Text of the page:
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Local residents asked to help save original pub in Crawley Down

The Save the Pub Team in Crawley Down are asking local residents for support as the application to convert the plot to a smaller pub and 8 flats is being considered by MSDC.

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L-R, Tim Burberry, Mark Dixon, Mike Barter, Peter Mills, Hannah Billings, John Sullivan

The Royal Oak Pub in Crawley Down (on the Worth way) has been closed since Feb 2015 leaving the 6000 resident community without a pub.

To residents it also removed a stop for walkers and cyclists where they could have for a drink, lunch or a rest while on the Worth Way.

It has been at the very heart of the village from the very beginning and a much loved landmark in the village.

When it was open it used to be the focal point for social events, celebrations, street parties and Christmas festivities. With its history going back to the arrival of the Railway and the start of the growth of the community in Crawley Down.

To many it is probably the most important heritage building in the village.

But a recent application for planning will see the original pub reduce in size and the remaining land around it turned into flats.

Proposed front
Proposed side

The team are insisting that MSDC demand a viability study for the new pub and say:

“It is not possible to say whether the pub will work with a smaller footprint, no beer garden, no parking and surrounded by 8 flats whose residents may not appreciate live bands, quizzes and beer festivals, all of which help make a pub viable”

They are asking local residents to help them with support against the application.

More information can be found on their website here or on their facebook page here.

Community

Crawley library in danger of losing opening hours as County Council choose money saving over services

Another public consultation and this time it is about reducing opening hours for the library.

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Crawley library users are being asked to share their thoughts on proposed budget savings which would see a reduction in opening hours at Crawley Library.

The consultation running from 9 October to 13 November 2019 is, according to the council, aimed to help inform the decision due to be taken by West Sussex County Council Cabinet Member, Jacquie Russell, in November. 

The suggested savings include for Crawley to:

Reduce the evening opening hours in the library by one hour (from 7pm to 6pm) from April 2020.

This change, along with the same reduction in hours at three other Sussex libraries along with the ceasing of the mobile library service would apparently result in a total year on year saving of £175,000.

Jacquie Russell, Cabinet Member for Fire and Rescue and Communities, said:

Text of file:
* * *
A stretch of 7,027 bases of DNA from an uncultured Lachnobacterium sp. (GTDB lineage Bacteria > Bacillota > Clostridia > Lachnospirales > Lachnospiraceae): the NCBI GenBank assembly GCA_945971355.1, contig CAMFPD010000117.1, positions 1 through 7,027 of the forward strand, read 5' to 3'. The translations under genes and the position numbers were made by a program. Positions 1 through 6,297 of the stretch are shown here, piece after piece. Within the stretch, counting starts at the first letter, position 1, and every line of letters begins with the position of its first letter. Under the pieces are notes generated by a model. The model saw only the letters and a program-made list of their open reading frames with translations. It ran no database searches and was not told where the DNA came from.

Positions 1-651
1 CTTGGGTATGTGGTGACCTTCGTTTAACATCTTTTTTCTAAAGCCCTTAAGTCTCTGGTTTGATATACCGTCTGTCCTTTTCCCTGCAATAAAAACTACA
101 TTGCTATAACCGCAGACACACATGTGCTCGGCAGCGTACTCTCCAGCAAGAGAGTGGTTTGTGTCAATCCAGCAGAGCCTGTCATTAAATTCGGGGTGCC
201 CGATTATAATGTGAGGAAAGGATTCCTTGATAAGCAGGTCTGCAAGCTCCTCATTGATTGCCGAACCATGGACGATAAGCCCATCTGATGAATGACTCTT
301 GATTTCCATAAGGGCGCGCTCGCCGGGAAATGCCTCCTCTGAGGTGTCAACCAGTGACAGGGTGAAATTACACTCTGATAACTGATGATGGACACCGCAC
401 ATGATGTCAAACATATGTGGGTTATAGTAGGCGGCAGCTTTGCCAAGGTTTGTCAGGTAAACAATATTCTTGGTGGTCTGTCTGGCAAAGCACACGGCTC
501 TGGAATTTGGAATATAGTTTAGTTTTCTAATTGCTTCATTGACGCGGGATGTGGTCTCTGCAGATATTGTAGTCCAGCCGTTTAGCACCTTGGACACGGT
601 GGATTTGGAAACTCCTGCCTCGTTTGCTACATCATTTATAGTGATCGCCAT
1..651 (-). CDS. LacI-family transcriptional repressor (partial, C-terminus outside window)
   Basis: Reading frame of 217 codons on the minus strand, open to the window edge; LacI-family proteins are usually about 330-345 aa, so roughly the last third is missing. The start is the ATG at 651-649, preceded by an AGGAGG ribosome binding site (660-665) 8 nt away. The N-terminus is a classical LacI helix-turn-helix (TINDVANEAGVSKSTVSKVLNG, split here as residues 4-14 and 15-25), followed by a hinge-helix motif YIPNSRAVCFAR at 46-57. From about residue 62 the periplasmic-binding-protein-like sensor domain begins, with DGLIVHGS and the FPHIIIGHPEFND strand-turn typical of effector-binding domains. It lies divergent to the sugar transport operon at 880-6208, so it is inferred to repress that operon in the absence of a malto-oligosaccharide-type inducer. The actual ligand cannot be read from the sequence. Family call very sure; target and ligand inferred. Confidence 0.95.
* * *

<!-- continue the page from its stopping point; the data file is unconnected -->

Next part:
“Since becoming cabinet member, I have often been asked about what will happen to libraries across the county. As I have said before, we need to look at doing things in a more affordable way, but ultimately my aim is to preserve the core of the library service.

“With the suggested savings being proposed, we hope that the other services we have on offer at libraries across West Sussex will diminish any negative impact to users. 

“However, I still want to hear the thoughts of our library users by way of this consultation, especially those who are specifically affected by the proposed budget savings, as this will help to shape and inform my decision in November.”

But Crawley residents will be all too wary of consultations and how they can be just lip service and completely ignored as recently happened with the consulation over the Post Office move into County Mall.

Crawley MP Henry Smith said:

“When West Sussex County Council Leader over a decade ago, I was pleased to procure and open the new Crawley Library, which ever since has been an important community resource. I would encourage all who care about our library to engage with the Council’s consultation and call for evening opening hours not to be reduced.”

You have until 13 November 2019 to have your say.

To find out more and fill in the consultation, visit haveyoursay.westsussex.gov.uk/libraries/libraryoffer/

CN24 approached Jacquie Russell for a guarantee that if the results of the consultation came back that there was a majority against the reduction in hours that she would keep the library open till 7. A response has not yet been received.

But West Sussex County Council did respond saying:

“This is a live consultation and we encourage residents to have their say before the deadline of 13 November. After the consultation has closed, the responses will be taken into consideration before any decision is made.”

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